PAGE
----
> in place, major sites like amazon.com today provide an OCSP response
> signed with RSA-SHA1.
>
> So what I propose, is remove sha1 from the trusted set in gnutls 3.6.0
> (to be released the second half of this year). That release will
> forbid SHA1 from any operation unless special flags to indicate that
> broken algorithms are allowed are set. My intention is not to
> introduce a new flag to allow SHA1, but utilize the catch-all allow
> broken algorithms flag.
>
> In 3.5.x we forbid SHA1 for certificate verification in TLS, for the
> NORMAL and above levels, in one of the next few releases (3.5.10 or
> 3.5.11), but still allow it for TLS handshake signatures. That is, we
> take advantage of the verifcation PROFILEs associated with a priority
> string keyword, and even though SHA1 is in general acceptable, it will
> be refused for certificate verification. At the same time it will
> allow applications which rely on SHA1 to continue function, as well as
> connection to old servers which use TLS signatures with SHA1 (maybe
> even treat OCSP differently to avoid breaking examples with amazon as
> above).
>
> 6 months to a year later port that to the 3.3.x branch.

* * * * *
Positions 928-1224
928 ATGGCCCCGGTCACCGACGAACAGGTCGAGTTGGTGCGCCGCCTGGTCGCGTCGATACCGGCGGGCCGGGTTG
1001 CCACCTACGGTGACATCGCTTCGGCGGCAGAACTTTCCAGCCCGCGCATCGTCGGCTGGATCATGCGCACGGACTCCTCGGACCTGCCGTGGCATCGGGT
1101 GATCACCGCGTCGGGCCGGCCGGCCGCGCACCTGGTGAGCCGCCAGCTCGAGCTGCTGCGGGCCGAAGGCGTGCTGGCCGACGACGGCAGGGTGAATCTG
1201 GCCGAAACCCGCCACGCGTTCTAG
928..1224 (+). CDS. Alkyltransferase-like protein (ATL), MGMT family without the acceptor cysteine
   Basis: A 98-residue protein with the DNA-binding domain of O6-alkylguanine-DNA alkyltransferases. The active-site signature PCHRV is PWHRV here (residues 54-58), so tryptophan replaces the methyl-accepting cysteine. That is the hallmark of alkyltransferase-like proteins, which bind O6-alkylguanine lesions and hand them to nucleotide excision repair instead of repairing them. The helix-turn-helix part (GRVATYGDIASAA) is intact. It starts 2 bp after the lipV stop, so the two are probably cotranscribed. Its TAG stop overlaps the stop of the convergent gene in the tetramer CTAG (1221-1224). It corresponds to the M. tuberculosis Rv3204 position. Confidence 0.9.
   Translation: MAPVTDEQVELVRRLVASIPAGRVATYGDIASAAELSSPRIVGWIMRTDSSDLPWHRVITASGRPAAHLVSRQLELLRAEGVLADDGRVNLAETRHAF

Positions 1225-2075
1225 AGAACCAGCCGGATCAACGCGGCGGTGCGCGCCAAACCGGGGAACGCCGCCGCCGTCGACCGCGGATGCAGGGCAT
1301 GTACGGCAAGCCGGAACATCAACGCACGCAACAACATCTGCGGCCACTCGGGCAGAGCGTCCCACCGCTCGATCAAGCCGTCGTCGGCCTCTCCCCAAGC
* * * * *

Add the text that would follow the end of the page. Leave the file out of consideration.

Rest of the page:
>
> What do you think?
Thanks, that sounds like a reasonable plan :-)

After reading about the collision yesterday, I already though about impacts
onto the hopefully-soon-to-be-released wget2.

Just from what read / understood, there is no need to hurry (?):
They said it needed "thousands of CPU years" to generate the collision.
A very rough calculation of the costs:
- $0.01 per GFLOPShour from [1]
- 8760 hours per year
- 3000 CPU years
- assuming 50 GFLOPS per CPU
- 3000 * 8760 * 50 GFLOPShours
- 3000 * 8760 * 50 * $0.01 = 13.140.000$ !!!

Even when assuming 10x less costs per GFLOPShour, it's pretty expensive to
generate one collision. Or did I misunderstand/misread something basic ?

[1] http://aiimpacts.org/current-flops-prices/

Regards, Tim

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Re: [gnutls-devel] moving out from SHA1

Nikos Mavrogiannopoulos-2